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Old 05-04-2019, 01:26 PM   #1
JanVigne
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https://www.youtube.com/watch?time_c...&v=GXW-MvirE1U

I miss Pete Seeger.

http://acousticguitar.com/guitar-tal...eid=e1bdf30061
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Old 05-04-2019, 11:44 PM   #2
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Nice guitar. So nice it led Jan to overlook his aversion to the sweet sound of the 12.......

And yeah, I miss Pete too. He was the real thing.
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Old 05-05-2019, 09:13 AM   #3
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I have nothing against the sound of a good 12 string (too many aren't that good), just as long as someone else is playing it.

Our historic neighborhood is going through a case of the gentrification blues. Ugly concrete block houses are encroaching on the borders of the neighborhood and it's obvious the developers have convinced the city council those 1940's bungalows built for the returning GI's should be torn down and replaced by "modern" buildings competing with each other to show why Bauhaus never survived. Most are cheaply built with materials that scream low cost/no personality. A friend who is an architect said of them, "They must have forgotten to add the details to the rendering." Sadly, they didn't forget, they never intended them to be there.

Little neighborhoods that have been around for decades have disappeared. Not all bad as many had fallen prey to the North Dallas absentee slum lords and the attendant problems that can be found on the South side of any large city. Dallas has grown to be the fourth largest city in the US with almost 400 people a day moving in from other states and we are in an affordable housing crunch within the boundaries of Dallas.

As is all too typical of Dallas, tearing down is the first - and usually the only - solution. Profits can't be made by expanding the footprint of the home, that was set over 100 years ago when this area was originally platted by Dallas. Therefore, the answer is to build up and charge more.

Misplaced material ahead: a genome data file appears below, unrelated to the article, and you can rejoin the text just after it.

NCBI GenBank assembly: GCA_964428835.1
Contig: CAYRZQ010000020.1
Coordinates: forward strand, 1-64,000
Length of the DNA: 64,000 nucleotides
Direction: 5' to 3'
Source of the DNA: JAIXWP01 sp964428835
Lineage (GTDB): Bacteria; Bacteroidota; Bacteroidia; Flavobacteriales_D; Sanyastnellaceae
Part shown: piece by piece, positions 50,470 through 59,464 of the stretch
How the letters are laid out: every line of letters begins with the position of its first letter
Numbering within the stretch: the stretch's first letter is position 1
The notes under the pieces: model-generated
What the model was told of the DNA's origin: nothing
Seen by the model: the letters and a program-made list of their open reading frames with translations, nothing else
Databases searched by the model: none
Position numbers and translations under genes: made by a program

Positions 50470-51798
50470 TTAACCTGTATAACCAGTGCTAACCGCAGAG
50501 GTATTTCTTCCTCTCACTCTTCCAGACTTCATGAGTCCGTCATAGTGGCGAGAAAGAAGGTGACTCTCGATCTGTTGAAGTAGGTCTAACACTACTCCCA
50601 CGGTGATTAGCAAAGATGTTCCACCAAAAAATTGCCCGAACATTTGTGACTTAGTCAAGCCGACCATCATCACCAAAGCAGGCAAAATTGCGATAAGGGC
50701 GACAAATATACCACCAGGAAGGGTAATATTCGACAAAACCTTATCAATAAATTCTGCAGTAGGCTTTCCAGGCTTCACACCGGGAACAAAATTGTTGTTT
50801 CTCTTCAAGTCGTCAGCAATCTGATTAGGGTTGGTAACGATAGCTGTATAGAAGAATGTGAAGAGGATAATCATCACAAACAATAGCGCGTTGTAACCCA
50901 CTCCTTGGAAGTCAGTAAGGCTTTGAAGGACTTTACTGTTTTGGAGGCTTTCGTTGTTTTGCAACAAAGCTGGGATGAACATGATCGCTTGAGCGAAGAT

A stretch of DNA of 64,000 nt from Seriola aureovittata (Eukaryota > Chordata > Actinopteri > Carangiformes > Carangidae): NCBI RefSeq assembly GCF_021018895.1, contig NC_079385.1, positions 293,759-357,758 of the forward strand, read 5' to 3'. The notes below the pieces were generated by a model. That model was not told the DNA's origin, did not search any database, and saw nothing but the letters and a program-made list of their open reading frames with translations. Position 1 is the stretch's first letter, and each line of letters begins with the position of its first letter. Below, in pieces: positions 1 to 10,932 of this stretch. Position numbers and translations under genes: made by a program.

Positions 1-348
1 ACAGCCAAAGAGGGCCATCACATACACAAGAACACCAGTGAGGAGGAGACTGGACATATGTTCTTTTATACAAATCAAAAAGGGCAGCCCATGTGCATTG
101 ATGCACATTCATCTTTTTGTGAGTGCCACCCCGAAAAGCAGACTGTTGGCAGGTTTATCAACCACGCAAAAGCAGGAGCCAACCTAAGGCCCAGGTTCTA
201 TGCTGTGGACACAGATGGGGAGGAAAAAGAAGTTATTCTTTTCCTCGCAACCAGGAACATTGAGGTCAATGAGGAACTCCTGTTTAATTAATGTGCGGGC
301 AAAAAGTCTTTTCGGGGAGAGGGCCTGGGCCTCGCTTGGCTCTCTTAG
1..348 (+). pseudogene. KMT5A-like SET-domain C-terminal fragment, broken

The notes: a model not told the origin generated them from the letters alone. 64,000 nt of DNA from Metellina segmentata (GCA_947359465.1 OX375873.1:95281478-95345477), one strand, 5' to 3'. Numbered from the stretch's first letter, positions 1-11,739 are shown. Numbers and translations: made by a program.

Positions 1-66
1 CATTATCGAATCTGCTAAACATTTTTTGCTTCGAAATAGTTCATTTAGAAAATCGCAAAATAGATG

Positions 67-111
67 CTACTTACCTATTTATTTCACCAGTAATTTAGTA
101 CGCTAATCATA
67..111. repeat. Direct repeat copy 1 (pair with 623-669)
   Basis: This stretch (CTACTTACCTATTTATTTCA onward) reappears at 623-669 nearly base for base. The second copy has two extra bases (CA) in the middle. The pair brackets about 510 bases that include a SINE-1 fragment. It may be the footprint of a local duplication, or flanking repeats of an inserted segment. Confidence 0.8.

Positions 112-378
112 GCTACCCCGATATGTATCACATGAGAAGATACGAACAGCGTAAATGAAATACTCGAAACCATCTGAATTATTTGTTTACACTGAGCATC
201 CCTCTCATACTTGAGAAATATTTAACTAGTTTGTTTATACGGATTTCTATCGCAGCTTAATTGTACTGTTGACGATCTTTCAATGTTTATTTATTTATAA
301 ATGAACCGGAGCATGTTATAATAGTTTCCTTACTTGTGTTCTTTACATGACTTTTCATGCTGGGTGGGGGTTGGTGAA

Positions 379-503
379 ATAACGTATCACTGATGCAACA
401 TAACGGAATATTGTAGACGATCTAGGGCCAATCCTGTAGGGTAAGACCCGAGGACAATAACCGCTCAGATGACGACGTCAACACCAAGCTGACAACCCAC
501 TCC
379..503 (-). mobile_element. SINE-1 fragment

Where not that long ago I could drive down a street and see mid-century and older single story architecture all around me, now I drive into a canyon of "upscale retail and restaurants" and four and five story apartment buildings that blot out the sun. This whole area has for decades been a neighborhood where the most popular restaurant since the '50's has been Norma's, a divorced mother's go at making a living on her own. The recipes are homestyle and the food hasn't changed since Norma flipped her first burger in the "old fashioned" shop on West Davis. Norma's lot is always full of Fords, Chevy's and the occasional older Lexus while the "upscale" places attract the North Dallas foodies who eat and then leave, not spending time or money in the community.

Some people see the changes as good while most of us old timers just see history and community slipping away. For those who had once said they couldn't live anywhere else in Dallas, now everything is beginning to look like all the rest of Dallas. The neighborhoods that once had houses that looked like they went together but each was distinct and brought its own identity to the neighborhoods have been replaced by multi-story look alike monoliths with the visual appeal of a used bar of soap. Developments are showing up with dozens of roofs that all look alike and the owner finds their house by the color of the garage door.

Talking to a "30 something" neighbor last week about the sense of being surrounded by upscale absentee landlords trying to change the character of this neighborhood, I mentioned Seeger's "Little Boxes" and got a totally blank look. Not a clue. Never even heard of it and didn't know a thing about it.

I told him to have Alexa look it up on his Google machine when he got home.
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Old 05-05-2019, 10:10 AM   #4
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I hate when that happens!

Our town (pop ~35K) is in a downturn; biggest employer in the county is an under-funded, mismanaged state university that has lost almost half its enrollment in the last 12 years (said lack of coin & leadership, coupled with a grisly murder/cremation of a student and a mass shooting), leaving a glut of empty rental stock. This, in turn, leads landlords to recruit Section 8 tenants from Chicago, which in turn builds pockets of concentrated poverty, which in turn increases crime.